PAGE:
Only recommendation is that to take advantage of the small screen space available is a good practice to keep the names of files/directories short so they can fit in one line in the Acme editor. And a nice thing is that you can even do snarfing and chording easily with the stylus.
If you haven't heard about rio, acme and plumber before, take a careful read to the Plan 9 papers in the REFERENCES section.
To finish I've put down also some notes/reminder about the state of this port on a TODO file.
9pod: kind of 9pod, like it was said some time ago on 9fans.
voip: (idea from the beginnings) one thing that I would like to be able to do is to be able to share the audio device '#A' with a remote computer (for start just one), this will allow me to be able to talk with other people, over the net, I know that there're are a lot of projects out there that already give you that, but I wanted something simple thus, the most simple that I could think was:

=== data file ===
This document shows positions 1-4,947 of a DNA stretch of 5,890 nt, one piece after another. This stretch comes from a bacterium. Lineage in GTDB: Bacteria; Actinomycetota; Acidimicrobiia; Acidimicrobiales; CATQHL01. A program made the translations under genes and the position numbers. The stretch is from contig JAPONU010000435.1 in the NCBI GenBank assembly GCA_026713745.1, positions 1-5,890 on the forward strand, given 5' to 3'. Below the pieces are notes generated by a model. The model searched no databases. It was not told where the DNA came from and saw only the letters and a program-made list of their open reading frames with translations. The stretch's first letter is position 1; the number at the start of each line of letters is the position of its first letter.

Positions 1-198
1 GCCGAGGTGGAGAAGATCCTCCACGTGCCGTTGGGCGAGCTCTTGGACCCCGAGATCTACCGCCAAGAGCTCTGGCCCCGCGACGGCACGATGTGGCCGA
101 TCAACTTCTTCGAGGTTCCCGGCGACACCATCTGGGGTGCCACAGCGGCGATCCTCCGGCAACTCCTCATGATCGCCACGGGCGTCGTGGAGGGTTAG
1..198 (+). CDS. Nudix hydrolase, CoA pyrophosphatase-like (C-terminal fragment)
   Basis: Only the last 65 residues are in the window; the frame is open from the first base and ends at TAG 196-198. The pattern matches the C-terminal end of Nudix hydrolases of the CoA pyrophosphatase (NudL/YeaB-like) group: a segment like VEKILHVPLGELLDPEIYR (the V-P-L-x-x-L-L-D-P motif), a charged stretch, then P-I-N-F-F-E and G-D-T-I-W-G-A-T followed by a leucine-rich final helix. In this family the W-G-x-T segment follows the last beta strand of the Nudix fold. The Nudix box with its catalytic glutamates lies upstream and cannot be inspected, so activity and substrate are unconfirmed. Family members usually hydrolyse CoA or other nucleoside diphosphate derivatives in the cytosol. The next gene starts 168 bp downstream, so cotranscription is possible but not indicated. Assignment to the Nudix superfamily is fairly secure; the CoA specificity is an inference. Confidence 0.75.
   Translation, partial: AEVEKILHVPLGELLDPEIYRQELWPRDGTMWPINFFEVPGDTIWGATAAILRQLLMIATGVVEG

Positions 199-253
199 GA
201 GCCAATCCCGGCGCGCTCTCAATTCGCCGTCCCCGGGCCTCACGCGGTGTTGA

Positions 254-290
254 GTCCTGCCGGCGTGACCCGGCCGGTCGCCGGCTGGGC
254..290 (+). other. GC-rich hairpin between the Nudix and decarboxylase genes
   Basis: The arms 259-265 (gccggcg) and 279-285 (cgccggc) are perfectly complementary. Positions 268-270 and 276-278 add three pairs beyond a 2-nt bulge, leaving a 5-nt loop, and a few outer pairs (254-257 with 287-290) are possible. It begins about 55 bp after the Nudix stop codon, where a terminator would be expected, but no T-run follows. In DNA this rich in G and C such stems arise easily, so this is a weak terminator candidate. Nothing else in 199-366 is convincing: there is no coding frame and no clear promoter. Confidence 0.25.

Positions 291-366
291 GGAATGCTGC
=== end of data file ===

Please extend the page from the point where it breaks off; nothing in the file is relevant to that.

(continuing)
% styxlisten tcp!firulillo!styx export '#A';
% mount tcp!firulillo!styx /n/remote;
% stream /dev/audio /n/remote/audio;
The above example sort of works, only drawback is that sound is played slow on a 100Mb LAN connection between two Linux hosts running Inferno emu. So the next refinement could be to compress the data before sending it and decompress on receiving it: cat /n/local/home/salva/.mpd/music/misc/mymymy.mp3 |
os madplay -Q -o wave:- - | wav2iaf | auplay -
- A list of handhelds's running Linux, the status of the ports and hardware list can be consulted at supported handhelds
- This talk is about T3, changes to run Inferno emu on another handheld model will be left intentionally as an exercise to the interested reader.
|From inferno photos|